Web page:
The myth is based on a 17th-century mistranslation of a passage of the skaldic poem Krákumál.
In the passage, heroes are described while they drink from ór bjúgviðum hausa (translated - branches of skulls).
However, the passage actually referred to drinking horns (horns of bovids), not actual human skulls.
Drinking horns were popular as far back as in the Classical world. They were used for special and ceremonial purposes throughout the Middle Ages and the Early Modern period in parts of Europe.
It is also important to note that archeologists have not discovered many drinking horns. However, they did uncover enough ornamental metal fittings to support descriptions from Viking tales.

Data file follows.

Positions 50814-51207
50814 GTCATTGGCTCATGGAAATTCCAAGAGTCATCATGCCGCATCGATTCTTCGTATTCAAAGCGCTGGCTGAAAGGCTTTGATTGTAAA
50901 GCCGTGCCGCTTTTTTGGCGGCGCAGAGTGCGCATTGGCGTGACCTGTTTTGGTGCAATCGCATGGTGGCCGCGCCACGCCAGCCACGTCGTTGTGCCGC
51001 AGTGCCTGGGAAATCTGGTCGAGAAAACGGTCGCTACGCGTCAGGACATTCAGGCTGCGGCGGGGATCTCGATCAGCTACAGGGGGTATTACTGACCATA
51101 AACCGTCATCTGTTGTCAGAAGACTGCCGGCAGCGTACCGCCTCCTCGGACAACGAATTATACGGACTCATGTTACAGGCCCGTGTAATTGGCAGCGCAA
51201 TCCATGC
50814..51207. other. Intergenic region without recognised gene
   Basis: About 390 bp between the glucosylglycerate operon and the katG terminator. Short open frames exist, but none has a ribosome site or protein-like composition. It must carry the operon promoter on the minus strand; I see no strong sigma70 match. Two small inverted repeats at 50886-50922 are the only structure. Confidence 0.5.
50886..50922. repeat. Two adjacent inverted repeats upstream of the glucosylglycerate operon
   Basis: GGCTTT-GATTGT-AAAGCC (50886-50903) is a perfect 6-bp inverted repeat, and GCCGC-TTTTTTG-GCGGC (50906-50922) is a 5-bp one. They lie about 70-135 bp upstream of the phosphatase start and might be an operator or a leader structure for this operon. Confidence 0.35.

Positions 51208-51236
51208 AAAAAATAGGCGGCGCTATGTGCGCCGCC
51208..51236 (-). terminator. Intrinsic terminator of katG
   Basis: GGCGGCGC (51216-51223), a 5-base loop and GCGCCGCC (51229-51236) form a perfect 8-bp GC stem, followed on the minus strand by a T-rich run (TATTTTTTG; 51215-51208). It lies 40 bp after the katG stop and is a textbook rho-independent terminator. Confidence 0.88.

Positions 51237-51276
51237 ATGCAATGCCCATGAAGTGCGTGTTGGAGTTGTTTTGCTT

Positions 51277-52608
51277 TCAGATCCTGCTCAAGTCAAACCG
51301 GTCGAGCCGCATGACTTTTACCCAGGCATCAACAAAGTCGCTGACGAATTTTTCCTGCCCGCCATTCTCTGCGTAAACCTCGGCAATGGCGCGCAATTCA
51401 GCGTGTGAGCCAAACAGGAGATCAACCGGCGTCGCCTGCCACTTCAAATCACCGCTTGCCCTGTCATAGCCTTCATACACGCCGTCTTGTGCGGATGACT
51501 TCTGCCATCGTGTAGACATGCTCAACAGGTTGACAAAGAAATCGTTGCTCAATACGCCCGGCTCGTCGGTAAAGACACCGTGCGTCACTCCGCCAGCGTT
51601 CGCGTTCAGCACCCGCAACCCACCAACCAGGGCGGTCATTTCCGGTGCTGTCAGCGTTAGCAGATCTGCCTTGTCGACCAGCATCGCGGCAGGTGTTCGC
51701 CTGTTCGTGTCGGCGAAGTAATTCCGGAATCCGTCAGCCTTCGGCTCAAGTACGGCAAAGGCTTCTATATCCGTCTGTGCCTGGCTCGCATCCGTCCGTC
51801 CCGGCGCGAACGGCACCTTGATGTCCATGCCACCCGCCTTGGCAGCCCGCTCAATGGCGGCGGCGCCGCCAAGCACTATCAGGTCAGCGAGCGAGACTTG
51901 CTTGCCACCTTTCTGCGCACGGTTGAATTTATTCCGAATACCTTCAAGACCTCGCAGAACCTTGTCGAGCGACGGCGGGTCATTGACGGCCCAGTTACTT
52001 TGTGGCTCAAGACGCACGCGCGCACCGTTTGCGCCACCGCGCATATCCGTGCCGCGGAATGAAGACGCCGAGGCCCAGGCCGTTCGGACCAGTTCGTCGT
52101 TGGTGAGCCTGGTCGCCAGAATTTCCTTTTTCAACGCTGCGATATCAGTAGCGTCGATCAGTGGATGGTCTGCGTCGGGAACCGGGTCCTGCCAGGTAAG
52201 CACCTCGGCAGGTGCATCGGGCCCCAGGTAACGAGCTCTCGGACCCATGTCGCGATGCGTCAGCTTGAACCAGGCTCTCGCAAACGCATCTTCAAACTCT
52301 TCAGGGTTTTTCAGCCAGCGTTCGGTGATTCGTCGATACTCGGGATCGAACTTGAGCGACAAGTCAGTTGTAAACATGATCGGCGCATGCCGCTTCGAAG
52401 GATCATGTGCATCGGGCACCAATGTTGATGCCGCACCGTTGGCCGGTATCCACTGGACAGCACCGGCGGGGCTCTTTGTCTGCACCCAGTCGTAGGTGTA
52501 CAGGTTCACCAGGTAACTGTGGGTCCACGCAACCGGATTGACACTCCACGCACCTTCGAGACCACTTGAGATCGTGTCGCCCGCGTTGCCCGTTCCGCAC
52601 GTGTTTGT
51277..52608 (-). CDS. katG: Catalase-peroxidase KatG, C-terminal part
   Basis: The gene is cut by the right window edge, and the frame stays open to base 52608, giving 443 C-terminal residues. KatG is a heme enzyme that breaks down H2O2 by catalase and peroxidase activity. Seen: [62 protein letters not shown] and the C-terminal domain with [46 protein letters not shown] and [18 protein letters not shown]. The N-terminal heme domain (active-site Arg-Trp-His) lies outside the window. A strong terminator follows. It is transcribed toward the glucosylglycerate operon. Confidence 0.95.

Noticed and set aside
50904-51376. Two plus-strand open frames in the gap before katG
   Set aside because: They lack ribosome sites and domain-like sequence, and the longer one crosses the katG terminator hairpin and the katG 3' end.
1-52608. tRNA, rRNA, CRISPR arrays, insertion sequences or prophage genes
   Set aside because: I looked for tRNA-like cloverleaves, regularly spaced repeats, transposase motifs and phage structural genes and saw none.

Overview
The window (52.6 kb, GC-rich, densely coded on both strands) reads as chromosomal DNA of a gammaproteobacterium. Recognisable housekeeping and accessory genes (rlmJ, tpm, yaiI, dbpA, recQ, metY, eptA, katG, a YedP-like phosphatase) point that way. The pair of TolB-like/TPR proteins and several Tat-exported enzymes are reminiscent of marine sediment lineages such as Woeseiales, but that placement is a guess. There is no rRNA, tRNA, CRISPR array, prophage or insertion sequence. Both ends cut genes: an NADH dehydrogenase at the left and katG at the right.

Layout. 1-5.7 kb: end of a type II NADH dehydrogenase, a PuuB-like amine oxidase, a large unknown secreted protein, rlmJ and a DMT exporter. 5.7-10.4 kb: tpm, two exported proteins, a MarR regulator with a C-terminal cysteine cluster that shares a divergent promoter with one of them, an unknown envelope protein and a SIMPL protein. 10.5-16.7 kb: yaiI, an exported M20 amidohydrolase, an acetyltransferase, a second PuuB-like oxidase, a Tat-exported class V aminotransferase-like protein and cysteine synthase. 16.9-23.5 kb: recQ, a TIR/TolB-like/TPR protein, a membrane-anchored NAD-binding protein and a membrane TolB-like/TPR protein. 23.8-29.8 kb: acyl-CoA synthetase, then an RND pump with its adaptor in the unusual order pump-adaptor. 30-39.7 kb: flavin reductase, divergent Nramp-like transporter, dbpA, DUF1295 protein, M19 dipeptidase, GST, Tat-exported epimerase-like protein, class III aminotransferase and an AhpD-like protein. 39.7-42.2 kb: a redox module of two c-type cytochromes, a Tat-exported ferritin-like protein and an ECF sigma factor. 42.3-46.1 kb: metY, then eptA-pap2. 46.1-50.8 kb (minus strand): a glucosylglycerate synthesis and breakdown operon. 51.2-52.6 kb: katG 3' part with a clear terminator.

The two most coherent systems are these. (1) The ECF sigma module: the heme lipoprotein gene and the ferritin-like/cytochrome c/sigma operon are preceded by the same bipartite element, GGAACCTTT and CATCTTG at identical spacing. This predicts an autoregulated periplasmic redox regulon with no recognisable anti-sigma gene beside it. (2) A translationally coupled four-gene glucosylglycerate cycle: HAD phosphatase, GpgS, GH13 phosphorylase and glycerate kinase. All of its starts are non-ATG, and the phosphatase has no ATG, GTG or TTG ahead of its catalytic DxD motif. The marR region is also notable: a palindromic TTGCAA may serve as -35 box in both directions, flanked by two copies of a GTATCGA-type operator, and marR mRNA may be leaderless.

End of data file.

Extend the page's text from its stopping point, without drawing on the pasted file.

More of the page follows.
Furthermore, some images also point to drinking horns, such as the image on the Viking Age Tjängvide image stone from Gotland, Sweden. On the stone, we can see a valkyrie offering a horn of mead to what is believed to be a new arrival in Valhalla.
Experts also know that, aside from drinking horns, Vikings also used large drinking cups with a wide mouth (metal or wooden), as well as regular glass cups.
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